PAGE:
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3 Classic James Bond films at the Loew's Jersey Theater - Jan. 30-31, 2009


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January 30 & 31

At the Landmark Loew's Jersey Theatre

A Non-Profit Arts Center

54 Journal Square, Jersey City, NJ 07306

Tel. (201) 798-6055 Fax. (201) 798-4020 Web. www.loewsjersey.org



Three of Roger Moore's Best Films As James Bond


Friday, January 30 at 8PM:

The Man With The Golden Gun Starring Roger Moore, Christopher Lee, Britt Ekland, Maud Adams, Herve Villechaize. Directed by Guy Hamilton. (1974, 123mins., UA. Rated PG.) - - - For more info, see Film Notes, below.


Saturday, January 31 at 3:30PM:

For Your Eyes Only Starring Roger Moore, Carole Bouquet, Julian Glover, Topol, Lynn-Holly Johnson. Directed by John Glen. (1981, 127 mins., Color, UA. Rated PG.) - - - For more info, see Film Notes, below.


Saturday, January 31 at 7:30PM:

Octopussy Starring Roger Moore, Maud Adams, Louis Jourdan, Kristina Wayborn, Kabir Bedi, Steven Berkoff. Directed by John Glen. (1983, 140mins., Color, MGM/UA. Rated PG.) - - - For more info, see Film Notes, below.



PLUS -- A BIG collection of Bond memorabilia will be on display in the Grand Lobby.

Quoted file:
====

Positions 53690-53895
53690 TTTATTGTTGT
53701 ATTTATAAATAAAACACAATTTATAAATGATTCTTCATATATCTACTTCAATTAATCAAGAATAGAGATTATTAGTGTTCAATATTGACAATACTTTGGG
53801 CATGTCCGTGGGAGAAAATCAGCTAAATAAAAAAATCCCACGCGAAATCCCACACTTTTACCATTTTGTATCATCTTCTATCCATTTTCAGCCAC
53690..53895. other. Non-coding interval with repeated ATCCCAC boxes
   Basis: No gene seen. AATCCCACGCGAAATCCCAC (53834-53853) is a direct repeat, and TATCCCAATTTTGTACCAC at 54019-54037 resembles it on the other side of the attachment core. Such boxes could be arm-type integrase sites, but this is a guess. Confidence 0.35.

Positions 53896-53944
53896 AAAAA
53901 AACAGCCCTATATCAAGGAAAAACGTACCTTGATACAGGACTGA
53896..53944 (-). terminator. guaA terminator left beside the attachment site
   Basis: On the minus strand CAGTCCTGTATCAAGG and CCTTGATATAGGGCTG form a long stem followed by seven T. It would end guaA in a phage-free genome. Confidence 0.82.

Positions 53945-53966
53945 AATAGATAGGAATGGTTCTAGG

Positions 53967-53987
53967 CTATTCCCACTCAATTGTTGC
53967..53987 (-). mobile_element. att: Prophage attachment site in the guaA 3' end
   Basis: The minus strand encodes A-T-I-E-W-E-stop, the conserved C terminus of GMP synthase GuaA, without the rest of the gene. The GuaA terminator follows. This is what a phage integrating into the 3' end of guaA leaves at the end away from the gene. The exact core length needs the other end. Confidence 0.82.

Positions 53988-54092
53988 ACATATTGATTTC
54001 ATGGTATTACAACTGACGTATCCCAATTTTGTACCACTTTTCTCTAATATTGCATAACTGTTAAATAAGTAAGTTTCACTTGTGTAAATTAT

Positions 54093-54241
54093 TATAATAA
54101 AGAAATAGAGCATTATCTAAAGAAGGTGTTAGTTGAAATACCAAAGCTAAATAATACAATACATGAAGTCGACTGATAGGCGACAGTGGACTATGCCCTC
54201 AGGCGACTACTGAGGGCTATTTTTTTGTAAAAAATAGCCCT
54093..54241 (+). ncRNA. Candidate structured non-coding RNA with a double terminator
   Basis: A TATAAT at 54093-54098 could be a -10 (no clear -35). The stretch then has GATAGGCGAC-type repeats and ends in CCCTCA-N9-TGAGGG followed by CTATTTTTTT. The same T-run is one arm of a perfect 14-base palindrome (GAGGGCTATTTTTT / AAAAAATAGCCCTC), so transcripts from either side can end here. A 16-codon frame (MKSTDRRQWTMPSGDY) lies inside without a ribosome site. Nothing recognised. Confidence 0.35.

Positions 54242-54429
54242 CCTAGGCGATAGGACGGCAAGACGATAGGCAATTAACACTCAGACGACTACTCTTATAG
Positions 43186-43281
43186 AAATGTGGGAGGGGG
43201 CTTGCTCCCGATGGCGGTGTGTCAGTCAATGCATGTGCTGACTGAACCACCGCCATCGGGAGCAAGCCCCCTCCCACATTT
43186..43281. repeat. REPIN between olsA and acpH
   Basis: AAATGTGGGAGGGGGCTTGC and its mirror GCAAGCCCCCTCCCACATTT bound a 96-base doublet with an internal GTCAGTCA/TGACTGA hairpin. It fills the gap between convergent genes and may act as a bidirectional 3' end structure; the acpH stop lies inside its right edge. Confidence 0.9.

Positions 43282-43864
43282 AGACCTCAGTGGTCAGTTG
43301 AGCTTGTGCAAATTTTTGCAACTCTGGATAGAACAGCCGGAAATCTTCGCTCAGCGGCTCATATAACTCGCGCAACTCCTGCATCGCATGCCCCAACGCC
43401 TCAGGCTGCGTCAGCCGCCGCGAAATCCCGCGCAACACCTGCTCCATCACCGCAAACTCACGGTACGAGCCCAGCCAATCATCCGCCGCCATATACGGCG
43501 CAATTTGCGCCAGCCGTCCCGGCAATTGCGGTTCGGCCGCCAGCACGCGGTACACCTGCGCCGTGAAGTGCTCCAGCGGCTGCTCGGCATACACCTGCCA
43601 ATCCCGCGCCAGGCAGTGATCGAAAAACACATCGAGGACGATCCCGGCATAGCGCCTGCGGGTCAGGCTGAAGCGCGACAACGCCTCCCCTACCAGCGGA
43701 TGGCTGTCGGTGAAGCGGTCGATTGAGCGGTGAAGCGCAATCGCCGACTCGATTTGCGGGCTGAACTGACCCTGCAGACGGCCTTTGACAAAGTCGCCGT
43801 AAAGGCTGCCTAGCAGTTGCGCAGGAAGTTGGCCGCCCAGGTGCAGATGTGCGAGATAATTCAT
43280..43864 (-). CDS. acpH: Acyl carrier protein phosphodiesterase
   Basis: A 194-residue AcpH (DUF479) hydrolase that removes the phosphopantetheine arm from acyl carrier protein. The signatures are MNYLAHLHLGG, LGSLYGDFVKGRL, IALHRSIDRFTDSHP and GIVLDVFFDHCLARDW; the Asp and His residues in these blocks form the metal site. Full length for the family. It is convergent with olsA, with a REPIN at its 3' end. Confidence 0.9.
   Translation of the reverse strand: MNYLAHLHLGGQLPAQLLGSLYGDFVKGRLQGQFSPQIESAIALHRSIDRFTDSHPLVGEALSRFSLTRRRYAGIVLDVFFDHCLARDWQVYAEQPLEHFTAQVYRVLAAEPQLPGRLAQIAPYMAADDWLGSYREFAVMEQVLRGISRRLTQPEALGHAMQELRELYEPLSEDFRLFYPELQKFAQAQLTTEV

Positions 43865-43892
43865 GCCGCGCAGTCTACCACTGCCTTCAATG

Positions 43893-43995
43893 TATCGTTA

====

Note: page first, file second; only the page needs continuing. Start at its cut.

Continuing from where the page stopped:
Admission for each screening is $6 for adults, $4 for seniors 65 & older, students with ID, and children 12 & younger.



The Loew's Is Easy To Get To: The Loew's Jersey Theatre, at 54 Journal Square, Jersey City, NJ, is directly across JFK Boulevard from the JSQ PATH Center with trains to and from Lower and Midtown Manhattan and Newark's Penn Station, is minutes from the NJ Turnpike & easily reached by car or mass transit from throughout the Metro Area.


Half-price off-street parking is available in Square Ramp Garage adjoining the Loew's. Patrons present a coupon to garage attendant when they leave. Coupon is available at our box office.


What's Special About Seeing A Movie At The Loew's? The Landmark Loew's Jersey Theatre is one of America's grandest surviving Movie Palaces. We show movies the way they were meant to be seen: in a grandly ornate setting -- on our BIG 50 ft wide screen! The Loew's runs reel-to-reel, not platter, projection, which often allows us to screen an archival or studio vault print that is the best available copy of a movie title.


The Loew's Jersey is managed by Friends of the Loew's, Inc. as a non-profit, multi-discipline performing arts center.


For directions or more information: Call (201) 798-6055 or visit www.loewsjersey.org.


Classic Film Weekends are presented by Friends of the Loew's, Inc.


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Bond Film Notes

Few fictional characters have earned such a lasting role in popular culture as the super secret agent James Bond, who first appeared in the novels and short stories of Ian Fleming but took on a life of his own on screen when first played in 1962 by Sean Connery.

The recent hubbub over the "new" ? and blond-haired ? Bond is testament to the character's enduring appeal . But the first and most intense controversy over the Bond series came when Connery grew tired of the role and was replaced by Roger Moore, who had become famous as television's "The Saint". The super spy himself never faced a greater challenge than Moore did in taking over a character that was so closely associated with another actor.